[ietf-dkim] list vs contributor signatures, was Wrong Discussion
bmcdowell at paypal.com
Thu Apr 29 12:02:23 PDT 2010
(oops, sorry, it was an issue Al raised, not John... in any event here's my answer)
On Apr 29, 2010, at 1:23 PM, Al Iverson wrote:
> On Thu, Apr 29, 2010 at 11:58 AM, McDowell, Brett <bmcdowell at paypal.com> wrote:
>> On Apr 28, 2010, at 2:11 PM, John R. Levine wrote:
>>>> Your proposal that MLM remove Signatures would cause restrictive
>>>> policies to fail.
>> Which is why I oppose this proposal.
> As John Levine mentioned previously, your own posts to this list fail
> authentication and end up in many of our spam folders because of
> Paypal's SPF policy. I'm not against strong authentication policies --
> but I'm wondering how you personally expect to be able to post to
> mailing lists without acceptance of this proposal? The status quo
> interferes with your ability currently, and broader adoption of
> authentication on the receiving side will only make it worse.
It's a question of priority and timing.
Priority: it's more important to us that cyber criminals not be systemically enabled to leverage MLM systems to bypass email authentication flows and consumer protection policies designed to block their attacks... the attacks that, if not for the MLM intermediary, would have been blocked thanks to DKIM+ADSP and the voluntary compliance to ADSP policies by certain ISP's/Mailbox Providers.
Timing: therefore, until the standards community enables MLM systems to maintain (if they wish) the integrity of DKIM/ADSP-enabled message authentication flows that exist today (and are on the rise) and would successfully deliver authenticated mail if not for the intervention of the MLM system, our consumer protection policy has this apparent consequence on PayPal employees that participate in certain public mail lists -- the ones that break or strip DKIM signatures -- that would lead us to have to perform workarounds as the issues are discovered.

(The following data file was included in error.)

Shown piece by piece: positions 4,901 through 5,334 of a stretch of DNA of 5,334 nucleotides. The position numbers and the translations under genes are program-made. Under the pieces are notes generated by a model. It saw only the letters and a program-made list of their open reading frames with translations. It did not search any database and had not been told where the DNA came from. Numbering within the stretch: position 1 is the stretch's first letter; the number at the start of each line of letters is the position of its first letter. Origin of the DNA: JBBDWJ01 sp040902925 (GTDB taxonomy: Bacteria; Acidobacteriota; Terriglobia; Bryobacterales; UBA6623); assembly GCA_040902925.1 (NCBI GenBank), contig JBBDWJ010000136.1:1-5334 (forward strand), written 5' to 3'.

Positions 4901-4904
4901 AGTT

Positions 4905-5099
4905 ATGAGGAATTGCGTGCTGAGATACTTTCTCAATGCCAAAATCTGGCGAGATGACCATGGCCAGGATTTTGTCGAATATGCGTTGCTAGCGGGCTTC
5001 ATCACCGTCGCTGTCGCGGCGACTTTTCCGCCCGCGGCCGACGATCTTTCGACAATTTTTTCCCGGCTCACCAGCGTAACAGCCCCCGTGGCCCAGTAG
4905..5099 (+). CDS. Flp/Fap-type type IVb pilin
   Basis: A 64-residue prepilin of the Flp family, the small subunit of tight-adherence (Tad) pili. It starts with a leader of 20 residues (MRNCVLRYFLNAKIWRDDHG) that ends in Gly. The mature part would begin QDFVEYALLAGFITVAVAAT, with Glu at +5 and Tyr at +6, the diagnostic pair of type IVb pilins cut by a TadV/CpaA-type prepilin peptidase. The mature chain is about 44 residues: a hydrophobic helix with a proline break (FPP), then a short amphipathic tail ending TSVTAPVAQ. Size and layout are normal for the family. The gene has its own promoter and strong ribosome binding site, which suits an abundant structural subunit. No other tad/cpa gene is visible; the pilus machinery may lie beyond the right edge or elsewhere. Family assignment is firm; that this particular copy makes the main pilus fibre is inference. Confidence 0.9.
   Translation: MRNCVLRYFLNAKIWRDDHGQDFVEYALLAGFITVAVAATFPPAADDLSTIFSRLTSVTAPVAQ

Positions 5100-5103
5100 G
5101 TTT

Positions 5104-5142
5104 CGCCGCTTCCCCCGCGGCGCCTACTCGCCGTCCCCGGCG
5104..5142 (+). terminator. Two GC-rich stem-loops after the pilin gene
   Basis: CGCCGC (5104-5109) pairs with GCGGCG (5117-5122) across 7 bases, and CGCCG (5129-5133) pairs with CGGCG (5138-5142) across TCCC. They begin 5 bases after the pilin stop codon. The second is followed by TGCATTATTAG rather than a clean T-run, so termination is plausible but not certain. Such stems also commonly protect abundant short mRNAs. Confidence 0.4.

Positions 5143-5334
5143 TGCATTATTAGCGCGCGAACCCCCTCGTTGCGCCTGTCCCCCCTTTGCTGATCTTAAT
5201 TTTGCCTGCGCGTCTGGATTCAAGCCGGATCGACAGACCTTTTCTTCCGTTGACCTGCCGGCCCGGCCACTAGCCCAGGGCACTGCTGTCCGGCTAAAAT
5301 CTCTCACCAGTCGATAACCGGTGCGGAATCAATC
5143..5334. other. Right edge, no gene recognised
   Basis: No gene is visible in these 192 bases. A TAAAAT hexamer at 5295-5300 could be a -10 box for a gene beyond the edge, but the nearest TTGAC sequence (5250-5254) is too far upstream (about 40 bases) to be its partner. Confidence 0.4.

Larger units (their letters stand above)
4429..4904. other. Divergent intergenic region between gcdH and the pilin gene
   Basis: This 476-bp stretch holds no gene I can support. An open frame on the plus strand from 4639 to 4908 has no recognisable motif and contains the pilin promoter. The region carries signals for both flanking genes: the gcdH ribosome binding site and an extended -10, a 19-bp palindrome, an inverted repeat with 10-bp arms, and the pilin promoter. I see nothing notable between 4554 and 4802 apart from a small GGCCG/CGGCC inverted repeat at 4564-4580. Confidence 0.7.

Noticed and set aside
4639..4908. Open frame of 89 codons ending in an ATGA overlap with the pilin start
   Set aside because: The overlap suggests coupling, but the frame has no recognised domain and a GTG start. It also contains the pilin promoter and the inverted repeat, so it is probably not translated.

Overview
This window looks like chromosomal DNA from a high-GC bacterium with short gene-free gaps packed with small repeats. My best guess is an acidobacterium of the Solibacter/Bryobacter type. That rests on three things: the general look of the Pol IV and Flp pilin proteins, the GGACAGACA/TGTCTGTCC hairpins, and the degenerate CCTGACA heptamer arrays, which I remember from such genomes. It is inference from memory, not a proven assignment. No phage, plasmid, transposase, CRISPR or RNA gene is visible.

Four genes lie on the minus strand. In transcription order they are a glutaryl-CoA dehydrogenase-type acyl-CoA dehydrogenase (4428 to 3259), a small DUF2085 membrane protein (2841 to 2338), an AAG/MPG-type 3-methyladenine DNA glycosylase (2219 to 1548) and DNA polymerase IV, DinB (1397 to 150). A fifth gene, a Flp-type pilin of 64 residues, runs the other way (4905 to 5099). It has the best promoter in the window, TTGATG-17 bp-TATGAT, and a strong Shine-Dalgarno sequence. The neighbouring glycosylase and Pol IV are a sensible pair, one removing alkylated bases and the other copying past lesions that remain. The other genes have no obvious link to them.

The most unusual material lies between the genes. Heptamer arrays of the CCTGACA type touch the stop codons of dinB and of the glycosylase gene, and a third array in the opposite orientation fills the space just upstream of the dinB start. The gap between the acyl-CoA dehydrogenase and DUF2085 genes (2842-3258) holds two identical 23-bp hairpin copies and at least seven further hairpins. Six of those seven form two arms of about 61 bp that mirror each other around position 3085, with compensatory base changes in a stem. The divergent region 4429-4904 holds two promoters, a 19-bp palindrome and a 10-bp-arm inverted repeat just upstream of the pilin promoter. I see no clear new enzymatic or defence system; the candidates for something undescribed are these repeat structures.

It's not ideal for me personally, but more importantly it's not ideal for any sender trying to leverage these technologies to improve consumer protection. That's why I'm here trying to advocate for a *solution* which Murray's proposal just might be the basis for, but I humbly assert John's is not.
I'd characterize the X-Y-Z proposal from Murray as having some hope of solving the problem without dismissing the current consumer protection values of DKIM+ADSP, and John's proposal as something akin to giving up on ever seeing authenticated mail survive MLM intermediaries.
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